September 16, 2019

Letters to the editor: Atheism and Mendelssohn

Felix Mendelssohn Wasn’t Jewish

No need to twist history. Felix Mendelssohn is [repeatedly referred to in the Journal and online as being Jewish].

A Christian who converted to Judaism is not anymore a Christian, but a Jew. Similarly, Felix Mendelssohn, whose Jewish father Abraham Mendelssohn had converted to Christianity, was not Jewish. Felix Mendelssohn was not circumcised, and was brought up without religion until the age of 7, when he was baptized as a Reformed Christian. His funeral was held at the Paulinerkirche, the university church of Leipzig. Felix Mendelssohn’s grandfather, the German philosopher Moses Mendelssohn, was Jewish. Thus, Felix was Jewish only according to Hitler’s Nuremberg Laws.

Edith Shaked Perlman, Los Angeles

An Atheist Answers Prager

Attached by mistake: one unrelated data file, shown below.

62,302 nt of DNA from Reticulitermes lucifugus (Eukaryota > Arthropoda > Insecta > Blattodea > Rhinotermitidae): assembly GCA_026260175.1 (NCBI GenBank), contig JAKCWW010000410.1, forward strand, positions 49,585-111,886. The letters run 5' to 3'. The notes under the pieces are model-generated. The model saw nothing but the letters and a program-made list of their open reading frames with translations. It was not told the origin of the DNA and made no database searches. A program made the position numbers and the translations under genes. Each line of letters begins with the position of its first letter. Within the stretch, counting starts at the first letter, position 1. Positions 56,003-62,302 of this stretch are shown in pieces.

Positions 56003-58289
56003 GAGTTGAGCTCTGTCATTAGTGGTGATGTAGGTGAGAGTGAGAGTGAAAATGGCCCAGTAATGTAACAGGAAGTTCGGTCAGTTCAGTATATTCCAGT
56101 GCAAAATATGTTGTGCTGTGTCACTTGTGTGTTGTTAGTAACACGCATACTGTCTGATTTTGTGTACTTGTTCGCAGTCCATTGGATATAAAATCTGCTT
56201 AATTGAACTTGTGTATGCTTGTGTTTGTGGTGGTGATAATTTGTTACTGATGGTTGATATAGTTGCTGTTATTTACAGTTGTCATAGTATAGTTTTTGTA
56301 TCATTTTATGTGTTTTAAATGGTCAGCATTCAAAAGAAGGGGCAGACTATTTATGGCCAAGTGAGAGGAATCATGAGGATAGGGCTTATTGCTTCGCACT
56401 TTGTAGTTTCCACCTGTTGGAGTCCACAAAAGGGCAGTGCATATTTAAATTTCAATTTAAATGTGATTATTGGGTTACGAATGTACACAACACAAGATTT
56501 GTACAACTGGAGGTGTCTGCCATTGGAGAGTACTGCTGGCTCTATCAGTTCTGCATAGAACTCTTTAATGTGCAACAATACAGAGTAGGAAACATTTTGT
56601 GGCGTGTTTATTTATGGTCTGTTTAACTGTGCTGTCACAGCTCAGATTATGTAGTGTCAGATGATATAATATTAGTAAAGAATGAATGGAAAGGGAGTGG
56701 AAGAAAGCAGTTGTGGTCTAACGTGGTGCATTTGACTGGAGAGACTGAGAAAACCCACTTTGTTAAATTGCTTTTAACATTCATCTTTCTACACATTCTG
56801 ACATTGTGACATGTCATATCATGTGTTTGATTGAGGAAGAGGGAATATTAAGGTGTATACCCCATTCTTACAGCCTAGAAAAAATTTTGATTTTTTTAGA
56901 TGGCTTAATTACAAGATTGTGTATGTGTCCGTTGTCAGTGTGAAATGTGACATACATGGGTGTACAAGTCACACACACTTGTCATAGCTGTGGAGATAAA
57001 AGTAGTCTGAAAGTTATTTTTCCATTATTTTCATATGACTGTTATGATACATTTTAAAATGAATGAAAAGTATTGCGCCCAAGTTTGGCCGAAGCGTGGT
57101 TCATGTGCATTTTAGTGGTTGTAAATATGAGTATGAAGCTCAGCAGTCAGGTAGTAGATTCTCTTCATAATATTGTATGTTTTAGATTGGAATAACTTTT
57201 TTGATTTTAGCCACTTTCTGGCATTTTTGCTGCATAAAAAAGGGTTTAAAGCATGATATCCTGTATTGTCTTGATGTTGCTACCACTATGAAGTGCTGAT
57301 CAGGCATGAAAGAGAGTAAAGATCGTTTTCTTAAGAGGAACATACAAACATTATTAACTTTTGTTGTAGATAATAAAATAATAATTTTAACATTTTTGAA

I am not an “influential” living atheist, just a living one, but I am eager to respond to Dennis Prager’s column (“Two Questions for Atheists,” June 10). Do I hope if I am right or wrong? My hopes lie somewhere else. Do I ever doubt my atheism? No. 

Prager’s rumination actually supports the fundamental objection against the existence of Divinity: Man was not created by God but God was created by Man. Particularly in the early days of humans on Earth, understanding of nature and life was simplistic; religious tales seemed to be helpful in dealing with harsh reality. (Remember Marx, labeling religion as the “opium of the masses?”) Unfortunately, religion morphed from fairy tales into a tool of exploitation.

Our mind is advanced enough to instill big questions but still not advanced enough to find sufficient answers. What I hope for is better understanding of nature and myself. I accept only objective, observable reality (or materialism, to use a “dirty” word Marx also favored). Until I see undeniable evidence, I don’t have doubts. Since thousands of years were not enough to generate a shred of such evidence, I am not concerned about eating crow or earning Prager’s respect; I am not an agnostic but a proud atheist. 

Peter Hantos, Los Angeles